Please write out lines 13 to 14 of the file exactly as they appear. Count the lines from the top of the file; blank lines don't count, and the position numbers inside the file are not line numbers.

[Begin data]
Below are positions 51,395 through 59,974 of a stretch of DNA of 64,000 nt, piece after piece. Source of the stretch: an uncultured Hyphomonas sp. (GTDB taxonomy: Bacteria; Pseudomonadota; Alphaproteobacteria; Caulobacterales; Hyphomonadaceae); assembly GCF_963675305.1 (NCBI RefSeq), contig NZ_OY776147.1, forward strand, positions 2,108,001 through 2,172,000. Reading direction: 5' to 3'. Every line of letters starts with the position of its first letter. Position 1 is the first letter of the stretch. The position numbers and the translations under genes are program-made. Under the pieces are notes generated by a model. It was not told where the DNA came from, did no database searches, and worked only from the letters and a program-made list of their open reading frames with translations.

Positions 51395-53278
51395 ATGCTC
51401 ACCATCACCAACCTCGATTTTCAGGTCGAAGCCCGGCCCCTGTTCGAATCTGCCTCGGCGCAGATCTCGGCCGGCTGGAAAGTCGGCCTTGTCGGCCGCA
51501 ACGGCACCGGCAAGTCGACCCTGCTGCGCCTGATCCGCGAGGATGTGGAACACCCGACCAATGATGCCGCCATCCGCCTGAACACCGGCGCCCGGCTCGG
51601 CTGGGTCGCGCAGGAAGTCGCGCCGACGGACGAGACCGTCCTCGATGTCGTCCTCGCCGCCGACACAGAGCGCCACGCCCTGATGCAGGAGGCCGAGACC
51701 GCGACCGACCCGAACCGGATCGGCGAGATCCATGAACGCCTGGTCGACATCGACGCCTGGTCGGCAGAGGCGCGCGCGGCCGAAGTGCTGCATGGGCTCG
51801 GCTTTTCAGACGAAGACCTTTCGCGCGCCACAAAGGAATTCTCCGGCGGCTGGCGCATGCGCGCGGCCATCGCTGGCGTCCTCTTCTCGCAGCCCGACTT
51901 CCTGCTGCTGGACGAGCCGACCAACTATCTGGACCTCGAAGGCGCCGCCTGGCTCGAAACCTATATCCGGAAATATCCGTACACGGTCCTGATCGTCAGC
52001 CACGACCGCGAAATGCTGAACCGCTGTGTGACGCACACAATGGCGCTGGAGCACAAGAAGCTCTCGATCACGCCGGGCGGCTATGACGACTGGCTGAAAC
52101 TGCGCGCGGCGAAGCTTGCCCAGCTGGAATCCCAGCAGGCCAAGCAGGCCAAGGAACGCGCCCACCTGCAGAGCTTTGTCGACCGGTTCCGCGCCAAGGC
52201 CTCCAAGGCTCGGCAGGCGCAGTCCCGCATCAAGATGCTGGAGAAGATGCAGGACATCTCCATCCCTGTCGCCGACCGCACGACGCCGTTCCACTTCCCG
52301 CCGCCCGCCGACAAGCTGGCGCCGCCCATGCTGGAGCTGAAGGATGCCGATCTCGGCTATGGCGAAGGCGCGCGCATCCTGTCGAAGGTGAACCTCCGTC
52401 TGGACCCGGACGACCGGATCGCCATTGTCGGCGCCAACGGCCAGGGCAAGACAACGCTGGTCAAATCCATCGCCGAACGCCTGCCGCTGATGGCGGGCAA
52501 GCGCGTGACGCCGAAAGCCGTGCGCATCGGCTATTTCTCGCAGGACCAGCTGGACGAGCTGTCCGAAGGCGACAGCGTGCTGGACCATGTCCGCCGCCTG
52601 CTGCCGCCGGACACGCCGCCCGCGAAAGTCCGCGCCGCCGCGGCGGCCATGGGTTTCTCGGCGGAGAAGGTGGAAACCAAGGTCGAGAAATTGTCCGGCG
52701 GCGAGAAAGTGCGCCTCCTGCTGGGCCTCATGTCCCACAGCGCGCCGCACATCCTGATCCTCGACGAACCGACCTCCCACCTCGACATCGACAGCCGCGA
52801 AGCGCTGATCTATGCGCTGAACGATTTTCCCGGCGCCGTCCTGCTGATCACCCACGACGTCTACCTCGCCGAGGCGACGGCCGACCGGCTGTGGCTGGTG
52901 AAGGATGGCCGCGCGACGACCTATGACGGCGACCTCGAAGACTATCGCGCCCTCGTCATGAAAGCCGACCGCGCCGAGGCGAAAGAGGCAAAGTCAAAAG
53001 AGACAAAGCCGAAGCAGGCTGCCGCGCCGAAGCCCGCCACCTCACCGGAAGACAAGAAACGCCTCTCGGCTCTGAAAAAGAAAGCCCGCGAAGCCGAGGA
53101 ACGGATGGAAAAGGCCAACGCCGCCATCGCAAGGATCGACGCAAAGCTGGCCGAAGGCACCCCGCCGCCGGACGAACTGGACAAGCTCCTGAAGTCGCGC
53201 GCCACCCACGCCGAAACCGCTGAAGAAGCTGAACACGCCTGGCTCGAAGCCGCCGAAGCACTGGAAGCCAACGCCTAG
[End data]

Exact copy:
52301 CCGCCCGCCGACAAGCTGGCGCCGCCCATGCTGGAGCTGAAGGATGCCGATCTCGGCTATGGCGAAGGCGCGCGCATCCTGTCGAAGGTGAACCTCCGTC
52401 TGGACCCGGACGACCGGATCGCCATTGTCGGCGCCAACGGCCAGGGCAAGACAACGCTGGTCAAATCCATCGCCGAACGCCTGCCGCTGATGGCGGGCAA